Hopefully what I experienced will help you better prepare and react.
This week copy the following and place a copy in your auto kit and one in your binder.
During a winter storm ask yourself, “Is this trip really necessary” If you decide the trip cannot be delayed, check on weather conditions along your travel route. Listen to weather forecasts on TV, local radio stations or NOAA Weather Radio.
Before you leave town, fill your gas tank. While traveling, frequently refill the gas tank. The stops will relieve tense muscles. When you stop, don’t flaunt large amounts of cash. Keep valuable items out of sight. Avoid talking with strangers. Stop at well-lit, well-traveled facilities.
Do not travel in low visibility conditions such as fog, heavy rain or heavy snow.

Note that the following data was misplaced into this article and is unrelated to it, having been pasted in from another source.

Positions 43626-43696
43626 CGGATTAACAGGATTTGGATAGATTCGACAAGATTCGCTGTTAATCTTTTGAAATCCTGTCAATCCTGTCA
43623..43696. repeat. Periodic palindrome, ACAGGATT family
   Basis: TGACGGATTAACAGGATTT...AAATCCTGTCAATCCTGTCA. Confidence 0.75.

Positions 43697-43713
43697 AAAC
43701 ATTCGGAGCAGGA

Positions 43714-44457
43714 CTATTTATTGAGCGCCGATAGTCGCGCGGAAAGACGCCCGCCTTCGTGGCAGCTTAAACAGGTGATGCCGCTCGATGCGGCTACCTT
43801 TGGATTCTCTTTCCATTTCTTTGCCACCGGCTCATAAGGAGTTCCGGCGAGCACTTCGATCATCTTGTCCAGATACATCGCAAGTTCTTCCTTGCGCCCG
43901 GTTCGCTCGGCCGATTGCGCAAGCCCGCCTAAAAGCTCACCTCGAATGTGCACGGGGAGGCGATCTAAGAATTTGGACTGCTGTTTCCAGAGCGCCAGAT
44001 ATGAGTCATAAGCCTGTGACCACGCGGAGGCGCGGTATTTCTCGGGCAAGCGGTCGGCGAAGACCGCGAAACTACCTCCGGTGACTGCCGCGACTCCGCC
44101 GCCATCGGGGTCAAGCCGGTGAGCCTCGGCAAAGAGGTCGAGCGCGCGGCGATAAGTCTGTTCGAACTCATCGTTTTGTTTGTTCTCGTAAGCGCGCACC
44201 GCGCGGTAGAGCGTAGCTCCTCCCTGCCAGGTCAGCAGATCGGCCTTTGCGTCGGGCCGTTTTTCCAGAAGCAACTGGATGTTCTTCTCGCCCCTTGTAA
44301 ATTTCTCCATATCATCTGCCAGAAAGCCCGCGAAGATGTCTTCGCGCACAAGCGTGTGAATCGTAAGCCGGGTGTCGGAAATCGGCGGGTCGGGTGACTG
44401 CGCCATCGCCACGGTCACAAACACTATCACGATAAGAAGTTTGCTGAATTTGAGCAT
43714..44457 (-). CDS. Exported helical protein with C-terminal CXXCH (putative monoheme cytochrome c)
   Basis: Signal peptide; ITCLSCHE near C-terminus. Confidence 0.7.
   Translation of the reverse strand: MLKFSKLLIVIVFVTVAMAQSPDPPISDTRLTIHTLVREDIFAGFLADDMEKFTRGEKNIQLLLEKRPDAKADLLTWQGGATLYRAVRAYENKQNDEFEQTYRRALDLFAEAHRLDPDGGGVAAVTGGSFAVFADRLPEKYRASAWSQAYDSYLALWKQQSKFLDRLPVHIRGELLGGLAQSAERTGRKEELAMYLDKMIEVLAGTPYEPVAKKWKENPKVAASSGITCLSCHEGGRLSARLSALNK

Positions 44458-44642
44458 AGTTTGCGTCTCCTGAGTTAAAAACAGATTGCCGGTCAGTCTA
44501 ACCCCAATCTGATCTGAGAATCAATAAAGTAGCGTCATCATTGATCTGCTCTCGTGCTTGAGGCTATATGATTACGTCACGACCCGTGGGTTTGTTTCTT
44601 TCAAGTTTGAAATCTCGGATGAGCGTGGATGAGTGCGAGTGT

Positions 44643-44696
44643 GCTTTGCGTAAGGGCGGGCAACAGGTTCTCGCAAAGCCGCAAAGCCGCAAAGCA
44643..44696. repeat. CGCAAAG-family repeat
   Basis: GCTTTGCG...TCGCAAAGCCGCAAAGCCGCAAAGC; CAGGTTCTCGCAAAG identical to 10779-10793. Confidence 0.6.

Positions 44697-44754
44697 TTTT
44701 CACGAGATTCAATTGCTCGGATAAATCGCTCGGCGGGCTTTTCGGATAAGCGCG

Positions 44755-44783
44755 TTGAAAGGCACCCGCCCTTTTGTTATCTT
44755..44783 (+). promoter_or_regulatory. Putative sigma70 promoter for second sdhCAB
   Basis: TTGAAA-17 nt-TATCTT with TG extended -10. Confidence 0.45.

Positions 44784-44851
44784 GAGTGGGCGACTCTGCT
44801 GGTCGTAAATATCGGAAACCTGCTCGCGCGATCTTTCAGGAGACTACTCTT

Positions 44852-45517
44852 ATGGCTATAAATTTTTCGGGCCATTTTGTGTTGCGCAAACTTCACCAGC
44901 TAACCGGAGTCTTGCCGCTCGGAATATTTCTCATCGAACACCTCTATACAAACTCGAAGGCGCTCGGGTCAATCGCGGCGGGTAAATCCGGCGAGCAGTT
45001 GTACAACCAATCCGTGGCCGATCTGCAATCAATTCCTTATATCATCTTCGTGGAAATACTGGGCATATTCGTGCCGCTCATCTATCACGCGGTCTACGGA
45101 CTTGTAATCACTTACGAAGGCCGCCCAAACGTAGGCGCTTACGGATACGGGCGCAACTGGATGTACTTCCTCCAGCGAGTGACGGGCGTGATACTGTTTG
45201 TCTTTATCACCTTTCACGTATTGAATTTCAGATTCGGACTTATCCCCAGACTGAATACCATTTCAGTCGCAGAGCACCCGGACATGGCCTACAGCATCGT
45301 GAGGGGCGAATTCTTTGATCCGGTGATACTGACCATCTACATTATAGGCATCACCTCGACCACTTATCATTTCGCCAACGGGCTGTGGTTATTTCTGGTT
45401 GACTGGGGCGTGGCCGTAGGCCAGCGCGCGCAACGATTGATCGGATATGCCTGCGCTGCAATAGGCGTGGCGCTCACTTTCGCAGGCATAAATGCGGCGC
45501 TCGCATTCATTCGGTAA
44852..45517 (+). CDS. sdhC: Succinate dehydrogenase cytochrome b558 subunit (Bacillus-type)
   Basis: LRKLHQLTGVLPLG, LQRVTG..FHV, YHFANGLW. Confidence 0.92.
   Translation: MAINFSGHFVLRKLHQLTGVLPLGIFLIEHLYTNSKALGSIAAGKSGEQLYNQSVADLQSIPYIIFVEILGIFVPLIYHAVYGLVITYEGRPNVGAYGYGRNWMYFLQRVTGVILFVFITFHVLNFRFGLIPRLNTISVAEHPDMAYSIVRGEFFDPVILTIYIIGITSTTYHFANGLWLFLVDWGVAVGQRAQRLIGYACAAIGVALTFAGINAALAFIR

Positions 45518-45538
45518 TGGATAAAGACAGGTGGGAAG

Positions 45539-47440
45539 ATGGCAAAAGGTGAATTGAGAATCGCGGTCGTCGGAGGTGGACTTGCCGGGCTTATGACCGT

Avoid traveling on ice-covered roads, overpasses, and bridges if at all possible, unless you have chains, snow tires or four-wheel drive.
Always carry tire chains if you live in snow country or when traveling to destinations where snowstorms may occur.
Always travel with a cell phone or HAM radio.
Let someone know your destination(s) and when you expect to arrive. Ask them to notify authorities and family members if you are late.
Check and restock the winter emergency supplies in your car before you leave.
Always carry extra warm clothing in case you become stranded and need to stay in your car for an extended period of time or to leave your car and walk.
What to Do if You Get Stranded
Stay in your vehicle when stranded – that is almost always the safest and best solution.